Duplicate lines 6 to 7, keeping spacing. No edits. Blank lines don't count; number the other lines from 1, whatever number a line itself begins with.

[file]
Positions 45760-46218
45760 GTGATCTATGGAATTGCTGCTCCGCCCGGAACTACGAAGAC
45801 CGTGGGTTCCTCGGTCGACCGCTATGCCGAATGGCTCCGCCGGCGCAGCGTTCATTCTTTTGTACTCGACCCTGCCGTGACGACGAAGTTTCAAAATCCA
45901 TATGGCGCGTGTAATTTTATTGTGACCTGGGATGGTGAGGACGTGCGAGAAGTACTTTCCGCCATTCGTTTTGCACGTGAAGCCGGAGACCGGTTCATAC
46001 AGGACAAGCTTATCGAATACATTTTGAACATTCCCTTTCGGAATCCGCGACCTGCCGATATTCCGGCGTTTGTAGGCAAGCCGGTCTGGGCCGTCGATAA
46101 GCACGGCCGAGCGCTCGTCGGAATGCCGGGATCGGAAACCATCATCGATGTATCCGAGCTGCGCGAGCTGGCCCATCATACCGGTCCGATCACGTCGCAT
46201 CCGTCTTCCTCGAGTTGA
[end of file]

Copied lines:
46101 GCACGGCCGAGCGCTCGTCGGAATGCCGGGATCGGAAACCATCATCGATGTATCCGAGCTGCGCGAGCTGGCCCATCATACCGGTCCGATCACGTCGCAT
46201 CCGTCTTCCTCGAGTTGA